With such a massive lineup change, a band generally has two immediate responses in terms of songwriting – strip down previously perceived excesses or they find a way to be inventive with less. And in the case of both Positive Distractions Part 1 and Part 2, the band manages to find ways to be inventive, while mining familiar influences. “It Can’t Be Simple,” the first single off Positive Distractions Part 1 employs the use of a staccato organ and a taut bass line in a way that that will likely remind you of several bands including the Black Angels, Raccoon Fighter, and 60s garage bands. “Heavy and Steady” has a bluesy, shuffling stomp that kind of reminds me of the Doors — but with increasingly psychedelic sound effects such as guitars and vocals fed through delay, reverb and looping pedals to crate a warping effect at points. And the bridge suddenly gives the song a brief but quiet and very trippy sense of beauty, which may have been underpinning the song all along. And "Into You,” one of my favorite songs off both EPs, possesses the most sinuous and seductive bass line on the entire album – and interestingly, the song sounds as though it owes a debt to the Talking Heads — thanks to bursts of percussion that seem to come out of nowhere. But if you pay attention, the song manages to reveals a much more complex nature, as the song feels like two or three different songs tied together with that great bass line. It’s also, the band’s first really danceable song.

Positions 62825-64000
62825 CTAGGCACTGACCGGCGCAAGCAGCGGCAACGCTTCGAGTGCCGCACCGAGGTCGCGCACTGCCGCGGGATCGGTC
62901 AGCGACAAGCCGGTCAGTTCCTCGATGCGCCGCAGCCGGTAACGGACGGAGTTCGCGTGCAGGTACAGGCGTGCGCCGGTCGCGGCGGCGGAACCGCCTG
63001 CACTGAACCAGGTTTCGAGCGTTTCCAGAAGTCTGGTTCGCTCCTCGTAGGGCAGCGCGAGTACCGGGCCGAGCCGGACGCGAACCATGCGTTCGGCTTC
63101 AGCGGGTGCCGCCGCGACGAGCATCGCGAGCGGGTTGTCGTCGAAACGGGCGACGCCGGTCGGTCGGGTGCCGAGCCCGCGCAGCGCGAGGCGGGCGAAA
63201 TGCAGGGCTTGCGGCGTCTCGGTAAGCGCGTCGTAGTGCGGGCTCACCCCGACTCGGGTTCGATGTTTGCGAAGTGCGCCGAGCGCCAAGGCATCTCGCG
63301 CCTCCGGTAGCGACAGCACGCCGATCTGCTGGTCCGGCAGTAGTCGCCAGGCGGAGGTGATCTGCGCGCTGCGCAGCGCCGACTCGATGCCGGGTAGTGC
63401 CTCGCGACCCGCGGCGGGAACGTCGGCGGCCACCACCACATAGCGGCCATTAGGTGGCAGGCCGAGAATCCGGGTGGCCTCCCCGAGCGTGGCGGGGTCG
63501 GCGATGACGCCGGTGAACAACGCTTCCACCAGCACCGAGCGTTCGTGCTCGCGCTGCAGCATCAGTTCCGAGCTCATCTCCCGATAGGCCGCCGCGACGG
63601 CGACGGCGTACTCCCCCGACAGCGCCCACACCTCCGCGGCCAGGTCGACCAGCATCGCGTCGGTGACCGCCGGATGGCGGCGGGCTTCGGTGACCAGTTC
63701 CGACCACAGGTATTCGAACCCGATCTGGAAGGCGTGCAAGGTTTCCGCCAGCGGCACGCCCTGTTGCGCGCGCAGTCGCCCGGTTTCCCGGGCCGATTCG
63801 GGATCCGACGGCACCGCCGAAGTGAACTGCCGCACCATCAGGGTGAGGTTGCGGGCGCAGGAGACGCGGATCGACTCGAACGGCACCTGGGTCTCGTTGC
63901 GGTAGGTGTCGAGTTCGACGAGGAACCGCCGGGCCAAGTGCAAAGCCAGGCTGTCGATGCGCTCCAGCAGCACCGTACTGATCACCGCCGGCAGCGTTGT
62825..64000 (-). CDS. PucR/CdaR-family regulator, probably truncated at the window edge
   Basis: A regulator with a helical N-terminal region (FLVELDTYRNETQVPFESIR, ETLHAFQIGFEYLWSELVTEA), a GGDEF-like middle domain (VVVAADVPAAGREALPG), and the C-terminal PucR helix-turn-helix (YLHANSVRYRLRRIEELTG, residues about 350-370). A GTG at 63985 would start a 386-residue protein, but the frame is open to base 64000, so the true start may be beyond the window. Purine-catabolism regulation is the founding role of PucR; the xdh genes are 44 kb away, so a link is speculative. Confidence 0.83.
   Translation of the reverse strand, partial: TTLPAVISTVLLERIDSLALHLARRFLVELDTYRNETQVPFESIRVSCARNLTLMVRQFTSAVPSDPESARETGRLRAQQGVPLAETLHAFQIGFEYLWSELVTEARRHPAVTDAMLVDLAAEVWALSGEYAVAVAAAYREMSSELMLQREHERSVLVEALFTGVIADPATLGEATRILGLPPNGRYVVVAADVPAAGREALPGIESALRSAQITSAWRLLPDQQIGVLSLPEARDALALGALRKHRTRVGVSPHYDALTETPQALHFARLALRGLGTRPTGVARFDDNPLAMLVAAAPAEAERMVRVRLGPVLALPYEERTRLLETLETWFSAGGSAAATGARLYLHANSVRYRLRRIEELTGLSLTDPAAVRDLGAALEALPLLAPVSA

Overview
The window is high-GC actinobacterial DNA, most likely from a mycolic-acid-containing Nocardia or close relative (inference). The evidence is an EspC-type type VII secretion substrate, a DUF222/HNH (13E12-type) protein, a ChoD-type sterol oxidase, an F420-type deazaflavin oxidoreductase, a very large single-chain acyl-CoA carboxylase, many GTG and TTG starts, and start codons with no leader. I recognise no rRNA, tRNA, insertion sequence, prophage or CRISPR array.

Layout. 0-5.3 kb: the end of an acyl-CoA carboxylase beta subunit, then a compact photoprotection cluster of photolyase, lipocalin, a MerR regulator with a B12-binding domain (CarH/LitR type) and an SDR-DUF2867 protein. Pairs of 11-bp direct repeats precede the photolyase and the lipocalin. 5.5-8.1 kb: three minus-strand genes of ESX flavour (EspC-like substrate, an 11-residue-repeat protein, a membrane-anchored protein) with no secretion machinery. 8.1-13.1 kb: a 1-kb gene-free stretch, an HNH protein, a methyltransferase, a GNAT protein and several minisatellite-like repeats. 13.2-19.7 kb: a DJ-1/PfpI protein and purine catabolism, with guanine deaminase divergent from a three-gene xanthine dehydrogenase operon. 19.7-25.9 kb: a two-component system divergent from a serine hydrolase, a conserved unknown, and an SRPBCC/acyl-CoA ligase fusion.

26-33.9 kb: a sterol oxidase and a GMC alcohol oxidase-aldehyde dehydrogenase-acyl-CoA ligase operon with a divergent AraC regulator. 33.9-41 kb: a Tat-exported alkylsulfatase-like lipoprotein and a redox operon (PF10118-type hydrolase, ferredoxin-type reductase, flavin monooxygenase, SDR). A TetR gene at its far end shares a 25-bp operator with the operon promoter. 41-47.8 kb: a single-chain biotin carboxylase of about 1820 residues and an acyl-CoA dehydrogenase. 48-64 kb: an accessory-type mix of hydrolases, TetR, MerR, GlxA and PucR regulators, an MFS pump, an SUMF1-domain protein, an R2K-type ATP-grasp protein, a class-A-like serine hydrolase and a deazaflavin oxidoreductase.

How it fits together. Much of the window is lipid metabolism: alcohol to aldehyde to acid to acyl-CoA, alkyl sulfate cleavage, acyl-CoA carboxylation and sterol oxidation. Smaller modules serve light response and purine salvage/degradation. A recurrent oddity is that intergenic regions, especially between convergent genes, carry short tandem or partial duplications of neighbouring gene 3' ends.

In this edition of the Q&A, I spoke with Secret Colours’ Tommy Evans via email, while the band was returning to Chicago from this year’s Austin Psych Fest. And obviously, we talk about both EPs; how the lineup change impacted and influenced the songwriting on Positive Distractions 1 and 2; and more. Also, Evans reveals that the band had recorded both EPs during the same sessions, which explains the incredible similarities that both EPs share.